Veteran trapper, guide, and outdoor educator Alex Van Bibber is a living Yukon legend. At 93 years of age, the experienced woodsman still takes time to show younger trappers how to survive in the wilderness.
Alex Van Bibber stands in front of 15 would-be trappers enrolled in the Yukon trappers’ education course. He’s wearing a plaid shirt, a ball cap and a stiff cardboard cone on his right arm. “Imagine this,” he begins. “You’re out on the trapline, checking traps. You get off your snow machine to re-bait a 330 Conibear and –” He briskly swings his arm into the jaws of a nearby trap. The steel snaps shut. “If this was you, your arm’d be broke. It’d be cold and that 330 Conibear is toggled down with a chain to a tree and you’re stuck. You can’t reach the tools in the ‘boggan on your snow machine sitting just three feet away.”
Alex pauses and looks around at the room full of rapt faces before reaching into his pants pocket for a length of rope. “Here’s how you save your life,” he says, and coolly goes to work.
Van Bibber, 93, has trapped “from the time I was big enough to bend down and put the snowshoes on.” But it was just one of many outdoor skills he learned growing up in the Yukon wilds. His beginnings were simple – and his attitude remains humble to this day – but the life he led is anything but.
At his home in Champagne, Yukon, he walks me through his living room and office, sharing nearly ten-decades worth of experiences. When assembled, the bits and pieces of his adventures and personal stories place him at the heart of Yukon history.
A true storyteller, Van Bibber settles on a couch, clears his throat and gathers his words before beginning the tale of his fabled life.
He was born April 4, 1916, on the Pelly River, to a father, Ira, who came over the Chilkoot Trail in 1898 and stayed on to homestead with his northern Tutchone wife, Eliza.
When he was three years old, the veteran trapper recalls, he witnessed the last big cattle drive to the Klondike, when cowboys on horseback drove 30 to 40 bovines across the Pelly River and passed the Van Bibber camp on the north bank. “That’s the first thing I remember seeing as a kid,” he says.
He jumps forward ten years, pointing to a sepia-tinged photo, and describes how as a thirteen-year-old his parents put him in charge of delivering himself and four younger siblings to Dawson City, 400 km downstream, on a handmade log raft so they could enroll in boarding school that fall. “I’m the oldest on the raft and the youngest is seven: that’s Kathleen and Pat, and JJ and Helen. She’s gone now.”
He takes me through his adult years, sharing how he spent eight of them working on the dredges – the floating behemoths that mined the Klondike Valley – and later surveyed an alternate route for the Canol pipeline, an expedition that took him 42 days over mountain passes, along river valleys and through uncharted territory. “There wasn’t a human track for more than 300 miles of that 560-mile trip,” he says. “Just snow.”
After pausing for a moment, Van Bibber shares how he’s guided hunters since the middle of the twentieth century and how, in 1948, he led a man to harvest a ram that still holds the number-ten spot in the Boone & Crockett Club’s all-time record book. Reverently, he relates how he was part of the expedition to the highest unnamed North American peak in honour of the assassinated President John F. Kennedy, “I just hung around base camp in that job,” he states, humbly. “I melted snow for Bobby Kennedy, Sir Edmund Hillary, the journalists and the other mountain climbers.”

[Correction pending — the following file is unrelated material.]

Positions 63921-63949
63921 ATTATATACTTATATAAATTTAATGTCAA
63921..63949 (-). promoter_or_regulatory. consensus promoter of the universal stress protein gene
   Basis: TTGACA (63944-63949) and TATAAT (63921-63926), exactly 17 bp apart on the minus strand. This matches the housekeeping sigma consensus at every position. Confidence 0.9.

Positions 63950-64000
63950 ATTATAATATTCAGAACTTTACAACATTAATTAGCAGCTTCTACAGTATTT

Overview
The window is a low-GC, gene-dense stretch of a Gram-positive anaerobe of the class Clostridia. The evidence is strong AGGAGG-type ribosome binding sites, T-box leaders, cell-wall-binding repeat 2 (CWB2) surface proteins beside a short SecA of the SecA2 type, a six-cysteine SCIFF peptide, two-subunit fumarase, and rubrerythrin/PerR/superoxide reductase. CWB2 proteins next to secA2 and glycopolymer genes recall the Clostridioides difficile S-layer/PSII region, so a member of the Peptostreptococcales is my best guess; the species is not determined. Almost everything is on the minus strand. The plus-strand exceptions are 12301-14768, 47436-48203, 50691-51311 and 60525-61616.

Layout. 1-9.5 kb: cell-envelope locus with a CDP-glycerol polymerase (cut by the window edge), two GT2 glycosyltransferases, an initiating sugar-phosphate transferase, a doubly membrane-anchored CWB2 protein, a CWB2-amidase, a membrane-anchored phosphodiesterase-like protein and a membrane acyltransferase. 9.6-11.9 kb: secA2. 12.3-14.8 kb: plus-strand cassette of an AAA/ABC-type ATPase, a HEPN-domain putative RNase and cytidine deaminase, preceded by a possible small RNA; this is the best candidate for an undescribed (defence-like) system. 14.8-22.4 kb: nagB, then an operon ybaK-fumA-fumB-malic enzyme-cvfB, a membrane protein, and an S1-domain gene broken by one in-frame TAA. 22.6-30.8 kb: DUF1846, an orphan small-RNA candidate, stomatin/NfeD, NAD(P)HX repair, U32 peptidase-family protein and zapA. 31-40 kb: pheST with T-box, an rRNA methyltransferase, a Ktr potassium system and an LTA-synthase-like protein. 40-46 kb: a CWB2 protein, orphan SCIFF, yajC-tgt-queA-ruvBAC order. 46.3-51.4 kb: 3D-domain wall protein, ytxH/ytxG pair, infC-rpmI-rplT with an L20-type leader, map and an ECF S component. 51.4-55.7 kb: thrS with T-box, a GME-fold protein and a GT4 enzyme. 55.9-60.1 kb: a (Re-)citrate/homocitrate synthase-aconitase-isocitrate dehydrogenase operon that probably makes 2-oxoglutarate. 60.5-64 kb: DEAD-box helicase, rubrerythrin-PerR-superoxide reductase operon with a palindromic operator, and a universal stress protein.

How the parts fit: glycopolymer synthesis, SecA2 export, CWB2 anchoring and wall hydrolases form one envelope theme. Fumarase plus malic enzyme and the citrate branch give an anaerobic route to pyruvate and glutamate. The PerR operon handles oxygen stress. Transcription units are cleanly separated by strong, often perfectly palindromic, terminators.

Alex’s high-adrenaline adventure days are over, now. For the past thirty years he’s shared his vast bush knowledge by leading trappers’ workshops and is still the chief instructor for youth outdoor-education camps. He lives a quiet life with his wife, Sue – his partner of 66 years and four years his elder. There are photos in their living room of their children, plus their many grandchildren and great grandchildren.
Worked in among the many photos, knick-knacks and awards he’s hung on the walls over the years (including an Order of Canada) is a certificate from Arctic Red River Outfitters Ltd. with a caption that sums up Alex Van Bibber’s life: “Alex has the drive of a 19-year-old, the spirit of a 30-year-old, the body of a 40-year-old, the stories of a 75-year-old and the liver of a 100-year-old. No matter what, Alex gets his game in town or on the trail.”
When asked for his own take of his long, eventful life, Van Bibber chuckles. “Well it’s just the life I live… I work hard and play hard. That’s what it is, but I live an outdoor life and get enough exercise and sleep good at night.”
Back in the classroom, Van Bibber weaves the two-metre length of rope through the Connibear-trap spring. He whips the rope over his right shoulder, pulls it tight under his left arm, and holds it steady in his teeth. He bends down and grabs the rope with his free hand and slowly straightens up. The steel spring compresses, loosening the jaws of the trap and freeing his arm. He looks up from his work and nods at his students. “Keep that rope in a pocket, where you can reach it,” he advises. “Remember, you’ve got no one out there to rely on but yourself.”
This profile was first published in Yukon, North of Ordinary, Volume 3 Issue 2 Summer 2009